SHSU Women Trailblazers: Alumna Reflects On Many Career ‘Firsts’
March 16, 2021
SHSU Media Contact: Hannah Haney
Sam Houston State University alumna Andra Collins-Johnson is a self-proclaimed city slicker that discovered a love of agriculture while growing up in Houston, Texas.
That early love affair sparked her desire to pursue a bachelor’s degree in agriculture with the intent of working for the USDA one day. However, Collins-Johnson’s career trajectory would soon change after noticing a poster on the wall displaying children of all different colors surrounding a globe. The poster read, “Change the world one student at a time. Teach.”
This image remained etched in her mind even months after graduating. Finally, when a peer approached her asking if she ever considered going into agriculture education, Collins-Johnson officially confirmed her decision to make the transition.
She enrolled at Sam Houston State University to earn a master’s degree in agriculture education. Through her experience, Collins-Johnson was mentored by agriculture faculty, Doug Ullrich and Dwayne Pavelock, who had a profound impact on her teaching philosophy.
“I went to Sam Houston State when I finally decided I wanted to be a teacher,” Collins-Johnson said. “My professors were so proud and supportive of me. That's a feeling that everybody searches for and wants. I am definitely glad I went there.”
However, this time in her life was not without its challenges. She was still an African American woman in a field with few minority members. It was also a field in which it is common for students to graduate and return to work on their family land, so if underrepresented students did not have connections to a family farm, networking was everything. For this reason, Collins-Johnson started a minority agriculture chapter at SHSU to support students like her with little prior experience in raising livestock or growing food.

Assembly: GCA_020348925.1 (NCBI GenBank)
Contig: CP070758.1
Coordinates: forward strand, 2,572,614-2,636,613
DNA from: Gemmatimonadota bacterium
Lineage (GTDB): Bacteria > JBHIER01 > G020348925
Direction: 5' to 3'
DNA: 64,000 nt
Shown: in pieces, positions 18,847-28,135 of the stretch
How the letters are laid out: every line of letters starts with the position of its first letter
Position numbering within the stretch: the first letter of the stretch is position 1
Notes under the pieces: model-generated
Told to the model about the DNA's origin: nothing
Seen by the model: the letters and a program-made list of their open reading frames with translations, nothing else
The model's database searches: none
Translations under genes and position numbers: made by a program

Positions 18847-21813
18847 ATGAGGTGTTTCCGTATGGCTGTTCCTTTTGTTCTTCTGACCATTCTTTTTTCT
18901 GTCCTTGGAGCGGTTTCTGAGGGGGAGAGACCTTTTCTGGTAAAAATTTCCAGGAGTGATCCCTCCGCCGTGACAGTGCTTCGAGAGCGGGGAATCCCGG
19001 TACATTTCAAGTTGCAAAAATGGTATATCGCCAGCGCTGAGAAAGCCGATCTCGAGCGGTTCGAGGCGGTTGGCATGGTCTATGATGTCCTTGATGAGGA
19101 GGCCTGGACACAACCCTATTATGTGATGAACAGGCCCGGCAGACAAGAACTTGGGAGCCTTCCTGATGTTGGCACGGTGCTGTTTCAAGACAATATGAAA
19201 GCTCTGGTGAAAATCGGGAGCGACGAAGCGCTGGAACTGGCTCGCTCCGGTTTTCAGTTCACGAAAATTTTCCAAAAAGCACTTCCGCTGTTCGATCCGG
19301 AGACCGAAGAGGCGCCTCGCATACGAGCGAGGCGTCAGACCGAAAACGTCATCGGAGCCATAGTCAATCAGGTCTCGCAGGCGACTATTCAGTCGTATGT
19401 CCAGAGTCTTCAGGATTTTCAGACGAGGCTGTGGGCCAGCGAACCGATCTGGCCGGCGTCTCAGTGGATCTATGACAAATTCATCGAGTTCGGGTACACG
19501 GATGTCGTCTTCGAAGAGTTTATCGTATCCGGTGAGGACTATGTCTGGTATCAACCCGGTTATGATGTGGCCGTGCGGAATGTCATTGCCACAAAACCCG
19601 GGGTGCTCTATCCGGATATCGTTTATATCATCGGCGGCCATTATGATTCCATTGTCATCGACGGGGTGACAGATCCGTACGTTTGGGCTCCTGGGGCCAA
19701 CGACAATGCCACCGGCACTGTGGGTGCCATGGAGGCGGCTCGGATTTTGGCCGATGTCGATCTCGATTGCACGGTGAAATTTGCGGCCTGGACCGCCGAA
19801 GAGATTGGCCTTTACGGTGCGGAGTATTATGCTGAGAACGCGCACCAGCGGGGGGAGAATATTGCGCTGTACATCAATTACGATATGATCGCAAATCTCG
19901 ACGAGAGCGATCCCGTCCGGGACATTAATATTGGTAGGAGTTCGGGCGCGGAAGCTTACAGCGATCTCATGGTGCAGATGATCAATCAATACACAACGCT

Then, upon her graduation from SHSU, Collins-Johnson made history in 2005 as the first African American female to teach ag science in Texas when she started as a teacher in Fort Bend ISD.
“I always wanted people to respect me for what I do, not because I am a Black female, but because I'm a good educator. Instead of being the first, the important story I want to tell anyone that will listen is how agriculture truly changed my life,” Collins-Johnson said. “I know that it was not always easy for people to even have these conversations, so I am thankful to be able to share my story.”
Today, Collins-Johnson serves as an ag science teacher at Benjamin O. Davis High School in Aldine ISD where she also opened and started the school’s first Future Farmers of America chapter.
“When I first got the job, there was some suspicion about whether a woman could handle this chapter by herself. I was definitely up for the challenge, but I had to develop some tough skin. I didn't expect anybody to give me anything because of this title. I wanted a fair chance to teach at any school that I selected because I was as good as any teacher in the state,” Collins-Johnson said. “I think I did pretty well.”
Collins-Johnson’s goals for the future are to own land one day and to educate minority groups on the importance of keeping land in their family. She also wants to continue being a resource for women in agriculture by starting cohorts of female farmers and ranchers.
“I am working to create citizens that will go out and really change the world and be a positive impact. I love the fact that I feel useful in the place that I am at and that God has allowed me to change people's lives for the better,” Collins-Johnson said. “One thing I sometimes say is ‘When you're making plans for your life, your life is making plans for you.’ You could have never told me as a little girl who grew up in the inner city next to downtown Houston that I would have this love, admiration, and infatuation with agriculture.”
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